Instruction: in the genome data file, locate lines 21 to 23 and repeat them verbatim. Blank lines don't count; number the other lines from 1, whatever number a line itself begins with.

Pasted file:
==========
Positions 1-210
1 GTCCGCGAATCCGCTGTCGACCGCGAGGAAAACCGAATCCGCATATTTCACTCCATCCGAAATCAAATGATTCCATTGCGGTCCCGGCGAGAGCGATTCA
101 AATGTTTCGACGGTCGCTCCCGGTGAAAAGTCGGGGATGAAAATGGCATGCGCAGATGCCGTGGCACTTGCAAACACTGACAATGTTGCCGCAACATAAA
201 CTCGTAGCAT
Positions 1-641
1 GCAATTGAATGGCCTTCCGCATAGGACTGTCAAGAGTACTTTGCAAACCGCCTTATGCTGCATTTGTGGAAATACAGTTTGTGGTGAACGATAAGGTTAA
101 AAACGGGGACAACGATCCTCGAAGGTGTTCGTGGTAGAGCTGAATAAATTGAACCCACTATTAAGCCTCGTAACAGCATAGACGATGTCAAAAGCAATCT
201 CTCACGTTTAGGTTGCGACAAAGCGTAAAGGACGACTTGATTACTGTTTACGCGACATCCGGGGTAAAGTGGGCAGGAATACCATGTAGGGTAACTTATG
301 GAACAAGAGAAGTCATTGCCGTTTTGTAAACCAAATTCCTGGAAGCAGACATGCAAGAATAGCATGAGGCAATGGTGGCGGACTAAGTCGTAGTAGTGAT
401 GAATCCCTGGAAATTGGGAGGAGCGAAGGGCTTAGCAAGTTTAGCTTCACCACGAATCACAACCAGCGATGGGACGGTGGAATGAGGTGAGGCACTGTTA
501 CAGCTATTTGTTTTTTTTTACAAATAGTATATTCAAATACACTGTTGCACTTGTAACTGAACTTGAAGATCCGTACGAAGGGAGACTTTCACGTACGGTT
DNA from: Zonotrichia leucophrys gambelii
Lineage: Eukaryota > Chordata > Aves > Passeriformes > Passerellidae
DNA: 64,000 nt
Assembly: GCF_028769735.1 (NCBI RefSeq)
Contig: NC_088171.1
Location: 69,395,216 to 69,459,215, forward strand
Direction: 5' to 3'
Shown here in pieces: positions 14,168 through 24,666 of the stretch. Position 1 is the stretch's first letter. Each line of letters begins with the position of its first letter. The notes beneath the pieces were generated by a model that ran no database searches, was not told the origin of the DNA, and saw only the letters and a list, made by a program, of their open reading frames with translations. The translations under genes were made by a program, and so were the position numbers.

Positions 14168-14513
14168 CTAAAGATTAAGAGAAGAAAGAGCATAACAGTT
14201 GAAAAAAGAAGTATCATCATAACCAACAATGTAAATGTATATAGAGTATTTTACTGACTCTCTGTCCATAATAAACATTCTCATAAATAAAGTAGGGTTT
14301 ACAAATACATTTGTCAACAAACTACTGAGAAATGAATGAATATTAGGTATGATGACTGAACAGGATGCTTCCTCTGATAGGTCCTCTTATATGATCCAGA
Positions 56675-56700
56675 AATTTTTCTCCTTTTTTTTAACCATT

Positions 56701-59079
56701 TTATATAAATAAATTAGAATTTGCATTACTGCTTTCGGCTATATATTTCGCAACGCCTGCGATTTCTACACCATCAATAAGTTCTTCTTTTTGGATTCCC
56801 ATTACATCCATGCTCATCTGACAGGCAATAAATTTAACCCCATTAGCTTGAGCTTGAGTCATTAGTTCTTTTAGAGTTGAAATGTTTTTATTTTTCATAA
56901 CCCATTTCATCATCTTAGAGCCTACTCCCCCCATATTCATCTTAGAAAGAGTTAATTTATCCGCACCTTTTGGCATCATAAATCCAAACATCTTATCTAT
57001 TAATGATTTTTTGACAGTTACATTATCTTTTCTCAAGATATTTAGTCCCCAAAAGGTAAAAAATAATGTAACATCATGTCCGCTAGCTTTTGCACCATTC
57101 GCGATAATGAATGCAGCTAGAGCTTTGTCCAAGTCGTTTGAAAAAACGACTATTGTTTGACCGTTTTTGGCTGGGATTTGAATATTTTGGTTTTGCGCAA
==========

14168 CTAAAGATTAAGAGAAGAAAGAGCATAACAGTT
14201 GAAAAAAGAAGTATCATCATAACCAACAATGTAAATGTATATAGAGTATTTTACTGACTCTCTGTCCATAATAAACATTCTCATAAATAAAGTAGGGTTT
14301 ACAAATACATTTGTCAACAAACTACTGAGAAATGAATGAATATTAGGTATGATGACTGAACAGGATGCTTCCTCTGATAGGTCCTCTTATATGATCCAGA